In 2017, 81 percent of U.S. Americans have a social media profile, representing a five percent growth compared to the previous year.
Pick your poison. Facebook. Instagram. Twitter. Snapchat. LinkedIn. The list goes on, and it is clear social media is used by all. Grandma and grandpa are hooked, and tweens are begging for accounts.
Factor in the amount of data being generated by our social media obsession – one report claims Americans are using 2,675,700 GB of Internet data per minute – and it makes some lenders wonder if social media insights can be used to assess credit risk.
Can banks, credit unions and online lenders look at social media profiles when making a loan decision and garner intel to help them make a credit decision? After all, in some circles, people believe a person’s character is just as important as their income and assets when making a lending decision.
Certainly, some businesses are seeing value in collecting social media insights for marketing purposes. An individual’s interests, likes and click-throughs reveal a lot about their lifestyle and potential brand linkages.
But credit decisions are different. In fact, there are two key concerns when considering social media data as it pertains to financial decisions.
- There is that little rule called the Equal Credit Opportunity Act, which states credit must be extended to all creditworthy applicants regardless of race, religion, gender, marital status, age and other personal characteristics. A quick scan of any Facebook profile can reveal these things, and more. Credit applications do not ask for these specific details for this very reason.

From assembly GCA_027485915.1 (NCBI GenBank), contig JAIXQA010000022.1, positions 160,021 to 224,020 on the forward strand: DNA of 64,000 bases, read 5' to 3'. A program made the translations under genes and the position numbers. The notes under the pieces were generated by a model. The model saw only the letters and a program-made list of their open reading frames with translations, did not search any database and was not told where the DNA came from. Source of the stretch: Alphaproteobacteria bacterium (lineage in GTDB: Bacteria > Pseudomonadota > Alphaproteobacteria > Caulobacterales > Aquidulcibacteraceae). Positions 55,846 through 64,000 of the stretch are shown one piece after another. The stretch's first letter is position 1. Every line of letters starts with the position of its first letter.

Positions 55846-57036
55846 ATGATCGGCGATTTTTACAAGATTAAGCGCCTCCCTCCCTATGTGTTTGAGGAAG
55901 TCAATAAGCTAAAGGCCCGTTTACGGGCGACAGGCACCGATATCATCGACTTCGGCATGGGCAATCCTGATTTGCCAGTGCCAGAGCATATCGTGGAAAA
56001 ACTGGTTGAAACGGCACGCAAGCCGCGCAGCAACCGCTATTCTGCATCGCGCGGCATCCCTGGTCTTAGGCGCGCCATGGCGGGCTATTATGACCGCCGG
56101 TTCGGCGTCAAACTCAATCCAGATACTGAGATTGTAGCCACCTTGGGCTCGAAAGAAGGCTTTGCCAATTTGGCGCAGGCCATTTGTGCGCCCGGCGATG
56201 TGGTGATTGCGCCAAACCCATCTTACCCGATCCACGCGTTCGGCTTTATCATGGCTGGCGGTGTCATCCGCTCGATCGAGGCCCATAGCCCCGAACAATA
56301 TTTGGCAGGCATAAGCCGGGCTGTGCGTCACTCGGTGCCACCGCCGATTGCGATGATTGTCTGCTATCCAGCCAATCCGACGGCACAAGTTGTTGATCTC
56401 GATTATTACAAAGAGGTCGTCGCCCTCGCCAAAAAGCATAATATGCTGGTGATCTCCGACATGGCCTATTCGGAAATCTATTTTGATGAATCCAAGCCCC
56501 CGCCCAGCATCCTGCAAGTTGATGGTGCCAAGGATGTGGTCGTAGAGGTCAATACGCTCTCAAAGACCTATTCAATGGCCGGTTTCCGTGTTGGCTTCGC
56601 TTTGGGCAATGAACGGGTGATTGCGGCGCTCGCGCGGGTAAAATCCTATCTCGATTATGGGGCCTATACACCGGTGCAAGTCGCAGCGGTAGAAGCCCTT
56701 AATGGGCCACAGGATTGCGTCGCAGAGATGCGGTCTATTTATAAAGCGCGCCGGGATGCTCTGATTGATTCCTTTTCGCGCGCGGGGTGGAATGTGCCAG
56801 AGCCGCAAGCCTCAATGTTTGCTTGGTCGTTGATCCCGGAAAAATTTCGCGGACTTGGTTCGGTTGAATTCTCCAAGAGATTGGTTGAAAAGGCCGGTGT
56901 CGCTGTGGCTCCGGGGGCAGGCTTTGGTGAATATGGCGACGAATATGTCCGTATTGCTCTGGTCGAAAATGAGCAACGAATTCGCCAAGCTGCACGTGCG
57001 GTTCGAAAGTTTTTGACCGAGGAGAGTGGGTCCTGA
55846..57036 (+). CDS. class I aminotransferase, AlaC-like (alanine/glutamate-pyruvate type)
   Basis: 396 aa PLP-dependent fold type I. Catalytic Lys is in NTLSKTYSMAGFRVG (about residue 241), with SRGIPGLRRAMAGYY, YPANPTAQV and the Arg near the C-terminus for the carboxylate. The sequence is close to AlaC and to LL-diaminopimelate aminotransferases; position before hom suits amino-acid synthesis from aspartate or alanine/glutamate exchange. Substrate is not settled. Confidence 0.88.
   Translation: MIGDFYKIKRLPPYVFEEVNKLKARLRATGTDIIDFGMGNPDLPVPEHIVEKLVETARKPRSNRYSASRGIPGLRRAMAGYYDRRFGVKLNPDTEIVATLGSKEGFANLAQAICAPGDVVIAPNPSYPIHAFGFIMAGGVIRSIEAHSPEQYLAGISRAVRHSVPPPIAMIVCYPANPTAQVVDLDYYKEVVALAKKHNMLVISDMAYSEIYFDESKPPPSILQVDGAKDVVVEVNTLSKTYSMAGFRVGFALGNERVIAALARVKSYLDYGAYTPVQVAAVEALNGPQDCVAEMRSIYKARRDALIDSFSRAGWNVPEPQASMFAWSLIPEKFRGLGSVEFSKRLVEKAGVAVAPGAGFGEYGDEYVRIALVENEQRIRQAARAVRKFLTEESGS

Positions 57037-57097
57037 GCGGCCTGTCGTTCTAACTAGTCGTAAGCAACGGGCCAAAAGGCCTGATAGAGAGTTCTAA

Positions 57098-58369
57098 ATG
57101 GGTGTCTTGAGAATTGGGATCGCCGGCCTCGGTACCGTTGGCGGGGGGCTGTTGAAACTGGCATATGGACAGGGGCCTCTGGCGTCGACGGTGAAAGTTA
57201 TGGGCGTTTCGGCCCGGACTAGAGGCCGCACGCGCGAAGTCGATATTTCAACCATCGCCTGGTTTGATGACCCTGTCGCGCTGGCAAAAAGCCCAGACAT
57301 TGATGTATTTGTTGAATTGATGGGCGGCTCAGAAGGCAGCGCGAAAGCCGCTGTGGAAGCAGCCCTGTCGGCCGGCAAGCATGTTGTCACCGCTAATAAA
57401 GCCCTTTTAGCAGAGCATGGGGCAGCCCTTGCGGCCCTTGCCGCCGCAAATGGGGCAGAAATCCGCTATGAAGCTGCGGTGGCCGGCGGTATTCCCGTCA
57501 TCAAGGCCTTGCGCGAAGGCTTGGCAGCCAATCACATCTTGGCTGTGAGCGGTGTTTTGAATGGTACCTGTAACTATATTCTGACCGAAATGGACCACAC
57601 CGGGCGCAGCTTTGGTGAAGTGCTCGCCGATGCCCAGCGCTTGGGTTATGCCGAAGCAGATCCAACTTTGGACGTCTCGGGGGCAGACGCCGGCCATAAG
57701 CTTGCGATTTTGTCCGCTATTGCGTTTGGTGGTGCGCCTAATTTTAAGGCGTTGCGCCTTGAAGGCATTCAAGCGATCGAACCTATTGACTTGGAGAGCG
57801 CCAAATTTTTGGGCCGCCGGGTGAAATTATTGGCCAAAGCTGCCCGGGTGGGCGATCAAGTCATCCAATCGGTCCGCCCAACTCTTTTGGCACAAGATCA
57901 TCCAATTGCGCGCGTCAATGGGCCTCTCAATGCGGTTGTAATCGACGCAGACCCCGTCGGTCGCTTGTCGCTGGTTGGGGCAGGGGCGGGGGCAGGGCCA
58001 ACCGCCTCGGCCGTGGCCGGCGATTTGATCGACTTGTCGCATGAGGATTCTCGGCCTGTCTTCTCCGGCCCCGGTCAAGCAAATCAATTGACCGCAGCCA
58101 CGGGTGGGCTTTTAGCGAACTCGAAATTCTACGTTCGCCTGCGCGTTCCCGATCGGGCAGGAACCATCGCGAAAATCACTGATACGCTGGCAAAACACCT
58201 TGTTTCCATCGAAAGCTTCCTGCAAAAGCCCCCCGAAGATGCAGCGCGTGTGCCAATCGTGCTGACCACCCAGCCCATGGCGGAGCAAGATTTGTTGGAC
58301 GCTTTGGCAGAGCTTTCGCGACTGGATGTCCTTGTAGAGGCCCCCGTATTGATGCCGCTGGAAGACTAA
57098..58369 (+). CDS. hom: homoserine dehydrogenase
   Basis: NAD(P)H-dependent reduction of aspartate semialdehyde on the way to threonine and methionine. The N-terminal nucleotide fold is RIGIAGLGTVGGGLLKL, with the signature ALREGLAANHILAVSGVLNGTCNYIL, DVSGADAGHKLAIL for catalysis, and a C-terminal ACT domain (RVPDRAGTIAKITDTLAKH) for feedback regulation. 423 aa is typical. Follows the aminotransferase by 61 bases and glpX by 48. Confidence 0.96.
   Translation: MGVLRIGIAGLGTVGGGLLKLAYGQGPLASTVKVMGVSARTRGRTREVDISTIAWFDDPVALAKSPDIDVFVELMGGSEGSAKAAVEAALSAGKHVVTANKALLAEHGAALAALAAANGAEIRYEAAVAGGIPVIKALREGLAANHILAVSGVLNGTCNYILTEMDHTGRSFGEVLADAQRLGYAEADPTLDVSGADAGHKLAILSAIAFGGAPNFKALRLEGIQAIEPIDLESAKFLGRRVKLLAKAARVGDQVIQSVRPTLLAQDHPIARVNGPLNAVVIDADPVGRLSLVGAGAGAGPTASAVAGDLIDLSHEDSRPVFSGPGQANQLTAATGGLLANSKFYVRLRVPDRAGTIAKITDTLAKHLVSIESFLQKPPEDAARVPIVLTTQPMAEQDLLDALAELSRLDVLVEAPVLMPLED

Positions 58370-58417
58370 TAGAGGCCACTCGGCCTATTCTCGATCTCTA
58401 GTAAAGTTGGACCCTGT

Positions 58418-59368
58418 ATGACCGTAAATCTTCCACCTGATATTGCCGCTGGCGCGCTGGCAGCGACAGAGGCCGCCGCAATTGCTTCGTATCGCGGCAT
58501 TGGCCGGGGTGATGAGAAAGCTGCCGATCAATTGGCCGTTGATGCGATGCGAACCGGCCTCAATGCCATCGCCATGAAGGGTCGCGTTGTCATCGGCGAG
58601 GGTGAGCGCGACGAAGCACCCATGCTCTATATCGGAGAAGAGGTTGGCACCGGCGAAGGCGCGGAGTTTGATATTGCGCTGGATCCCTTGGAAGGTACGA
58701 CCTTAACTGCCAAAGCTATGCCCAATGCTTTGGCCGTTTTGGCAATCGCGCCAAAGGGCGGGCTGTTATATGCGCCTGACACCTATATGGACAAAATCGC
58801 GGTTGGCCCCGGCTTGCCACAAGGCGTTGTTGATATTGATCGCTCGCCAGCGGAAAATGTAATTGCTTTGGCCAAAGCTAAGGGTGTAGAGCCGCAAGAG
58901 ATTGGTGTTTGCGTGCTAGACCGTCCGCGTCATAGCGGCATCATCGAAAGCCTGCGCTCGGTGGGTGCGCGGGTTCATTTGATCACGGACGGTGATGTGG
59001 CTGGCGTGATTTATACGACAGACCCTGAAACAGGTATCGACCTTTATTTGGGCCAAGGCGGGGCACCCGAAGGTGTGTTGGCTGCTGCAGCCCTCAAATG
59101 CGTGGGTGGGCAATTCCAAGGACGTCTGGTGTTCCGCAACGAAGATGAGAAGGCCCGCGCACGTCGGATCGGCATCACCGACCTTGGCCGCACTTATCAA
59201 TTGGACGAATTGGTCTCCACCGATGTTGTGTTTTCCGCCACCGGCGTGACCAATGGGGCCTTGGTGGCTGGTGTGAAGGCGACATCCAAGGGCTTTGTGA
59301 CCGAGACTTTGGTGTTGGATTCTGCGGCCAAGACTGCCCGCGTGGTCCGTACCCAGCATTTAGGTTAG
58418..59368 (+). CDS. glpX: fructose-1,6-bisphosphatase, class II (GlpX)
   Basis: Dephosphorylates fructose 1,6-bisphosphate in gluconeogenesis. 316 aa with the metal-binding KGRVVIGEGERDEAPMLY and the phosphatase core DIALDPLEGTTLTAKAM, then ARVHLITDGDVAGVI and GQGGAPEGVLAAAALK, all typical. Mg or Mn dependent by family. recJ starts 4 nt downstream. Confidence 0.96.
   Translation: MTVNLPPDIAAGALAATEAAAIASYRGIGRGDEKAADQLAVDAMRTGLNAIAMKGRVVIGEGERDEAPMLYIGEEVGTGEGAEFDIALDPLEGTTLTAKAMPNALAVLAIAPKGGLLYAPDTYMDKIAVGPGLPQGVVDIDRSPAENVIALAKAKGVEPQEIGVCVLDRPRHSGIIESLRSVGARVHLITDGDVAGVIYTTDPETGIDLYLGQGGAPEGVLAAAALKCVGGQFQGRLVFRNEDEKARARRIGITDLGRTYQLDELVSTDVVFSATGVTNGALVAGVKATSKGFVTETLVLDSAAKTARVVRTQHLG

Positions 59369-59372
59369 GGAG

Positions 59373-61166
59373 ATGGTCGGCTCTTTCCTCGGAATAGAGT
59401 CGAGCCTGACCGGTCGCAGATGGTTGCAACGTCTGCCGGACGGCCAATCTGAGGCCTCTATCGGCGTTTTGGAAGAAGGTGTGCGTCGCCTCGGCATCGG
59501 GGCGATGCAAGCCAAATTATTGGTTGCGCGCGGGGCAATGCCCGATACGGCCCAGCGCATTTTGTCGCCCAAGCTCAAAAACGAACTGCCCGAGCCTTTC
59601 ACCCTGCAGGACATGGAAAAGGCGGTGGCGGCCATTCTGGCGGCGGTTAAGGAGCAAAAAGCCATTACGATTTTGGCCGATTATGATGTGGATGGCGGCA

- Social media data can also be manipulated. One can “like” financial articles, participate in educational quizzes and represent themselves as if they are financially responsible. Social media can be gamed. On the flip side, a consumer can’t manipulate their payment history.
There is no question that data is essential for all aspects of the financial services industry, but when it comes to making credit decisions on a consumer, FCRA data trumps everything. In the consumer’s best interest, it is essential that credit data be both displayable and disputable. The right data must be used.
For lenders, their primary goal is to assess a consumer’s stability, ability and willingness to pay. Today, social media can’t address those needs. It’s not to say that social media data can’t be used in the future, but financial institutions are still grappling with how it can be predictive of credit behavior over time.
In the meantime, other sources of data are being evaluated. Everything from including on-time utility and rental payments, insights on smaller dollar loans and various credit attributes can help to provide a more holistic view of today’s credit consumer.
There is no question social media data will continue to grow exponentially. But in the world of credit decisioning, the “like” button cannot be given quite yet.